Find a Job in Paris Fresh Out of University

Find a Job in Paris Fresh Out of University
It was December 2022, and I had just graduated with a bachelor’s degree in English. Graduating from college felt like a big success, but it also meant more time to realize my dream of moving to Paris.  As with any move, there were many logistics to consider throughout the six months it took me to arrive in Paris. Finding a job and getting a work visa were the first items on my to-do list. While this guide is based solely on my own experiences and research, I hope it can help others realize their dream of moving to France. Students in the Parc de Bercy, Paris. Photo credit: naixn / Flickr How Do You Get a Work Visa?  While there are many visa options when it comes to moving to France, my goals took me in the direction of an auto-entrepreneur visa, or an independent work visa that gives you the right to live and work in France. This visa is especially great for those looking to build their own business in France, but is different from the job-seeker visa in that you must already have some sort of business set up or a work contract before you move. However, both the auto-entrepreneur visa and job-seeker visa can be obtained in a relatively short amount of time (hence I was able to move within six months), but only if the proper documentation is presented to your regional consulate and there are no issues with your application. To obtain the auto-entrepreneur visa, I signed up with a French tutoring company that allows private tutors to post their profiles and find students online. In addition, I asked my current employer in France, whom I found via LinkedIn, to provide me with a document stating that I would be hired on the condition that I received my visa. These two documents served as proof that I had work in France and that I was planning to set up my own English tutoring business.  During the visa application process, it’s helpful if you speak French, but not absolutely necessary. If you don’t know French, however, you will most likely need to hire a translator, ask a French friend for help, or use a reputable online translator.  Paris cafe. Photo credit: Pat Guiney/ Flickr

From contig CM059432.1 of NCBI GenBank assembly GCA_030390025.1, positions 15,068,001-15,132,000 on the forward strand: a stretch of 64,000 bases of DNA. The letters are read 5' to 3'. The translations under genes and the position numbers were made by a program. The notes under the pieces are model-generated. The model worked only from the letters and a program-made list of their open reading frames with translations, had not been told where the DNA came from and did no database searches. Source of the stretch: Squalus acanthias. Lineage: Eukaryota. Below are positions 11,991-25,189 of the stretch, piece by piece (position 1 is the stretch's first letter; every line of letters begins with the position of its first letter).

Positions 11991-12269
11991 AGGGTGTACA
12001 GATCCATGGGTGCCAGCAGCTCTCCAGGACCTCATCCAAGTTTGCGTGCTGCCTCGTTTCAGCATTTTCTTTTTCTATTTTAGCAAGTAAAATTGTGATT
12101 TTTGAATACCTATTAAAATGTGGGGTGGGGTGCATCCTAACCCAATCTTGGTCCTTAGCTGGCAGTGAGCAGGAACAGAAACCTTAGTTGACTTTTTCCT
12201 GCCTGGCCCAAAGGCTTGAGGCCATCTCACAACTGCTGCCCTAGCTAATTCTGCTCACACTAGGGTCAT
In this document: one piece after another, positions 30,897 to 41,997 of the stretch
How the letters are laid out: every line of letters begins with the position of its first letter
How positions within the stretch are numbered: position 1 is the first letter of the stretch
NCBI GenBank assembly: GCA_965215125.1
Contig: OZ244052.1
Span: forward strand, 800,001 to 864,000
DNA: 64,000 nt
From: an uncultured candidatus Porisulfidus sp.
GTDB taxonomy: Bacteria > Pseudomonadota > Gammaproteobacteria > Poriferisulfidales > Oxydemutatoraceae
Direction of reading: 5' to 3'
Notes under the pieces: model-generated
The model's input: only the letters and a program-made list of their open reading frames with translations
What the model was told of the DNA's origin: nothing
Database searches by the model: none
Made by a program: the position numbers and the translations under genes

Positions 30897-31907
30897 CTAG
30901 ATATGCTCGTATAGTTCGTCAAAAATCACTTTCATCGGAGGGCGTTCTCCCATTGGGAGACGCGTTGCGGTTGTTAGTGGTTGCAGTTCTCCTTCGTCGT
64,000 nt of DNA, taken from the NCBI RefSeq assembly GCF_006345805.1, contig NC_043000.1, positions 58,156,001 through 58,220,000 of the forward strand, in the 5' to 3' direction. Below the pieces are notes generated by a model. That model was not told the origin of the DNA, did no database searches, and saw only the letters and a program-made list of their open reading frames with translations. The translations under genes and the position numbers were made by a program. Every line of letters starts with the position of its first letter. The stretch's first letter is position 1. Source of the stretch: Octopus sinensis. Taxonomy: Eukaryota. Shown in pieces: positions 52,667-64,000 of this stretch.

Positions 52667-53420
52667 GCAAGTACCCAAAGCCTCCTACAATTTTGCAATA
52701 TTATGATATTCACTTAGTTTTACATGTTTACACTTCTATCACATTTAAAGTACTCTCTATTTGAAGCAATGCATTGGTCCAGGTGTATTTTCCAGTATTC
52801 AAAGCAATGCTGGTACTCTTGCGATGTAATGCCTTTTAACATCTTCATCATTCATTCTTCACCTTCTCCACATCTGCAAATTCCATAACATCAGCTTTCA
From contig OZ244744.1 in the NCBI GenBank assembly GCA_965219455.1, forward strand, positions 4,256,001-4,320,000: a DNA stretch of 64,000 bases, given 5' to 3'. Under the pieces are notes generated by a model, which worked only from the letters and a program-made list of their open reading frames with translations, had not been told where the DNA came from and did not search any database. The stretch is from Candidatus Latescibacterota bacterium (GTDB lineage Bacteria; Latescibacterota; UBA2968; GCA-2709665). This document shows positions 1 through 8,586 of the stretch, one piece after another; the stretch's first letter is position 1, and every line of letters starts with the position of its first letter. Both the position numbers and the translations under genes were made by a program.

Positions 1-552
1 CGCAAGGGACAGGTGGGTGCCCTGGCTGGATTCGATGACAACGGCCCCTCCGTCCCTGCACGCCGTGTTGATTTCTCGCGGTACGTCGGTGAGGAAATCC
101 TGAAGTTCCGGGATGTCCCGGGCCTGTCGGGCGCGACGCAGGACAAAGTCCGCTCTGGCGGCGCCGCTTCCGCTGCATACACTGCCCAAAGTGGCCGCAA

Lead photo credit : The Seine in Paris. Photo credit: Luc Mercelis/ Flickr/ Public domain

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Jill Amari is a writer and environmental activist from Massachusetts, USA, now living in Paris. She has a B.A. in English and is a passionate writer of short stories, poems, songs, blogs and novels. She is currently querying her first YA fantasy/sci-fi novel, and her day jobs include tutoring and freelance writing. After studying in Paris for four months in 2022 and having returned in summer 2023, she has found no end to the inspiring nature of the capital and the charm of French culture. You can follow her journey on Instagram or on her website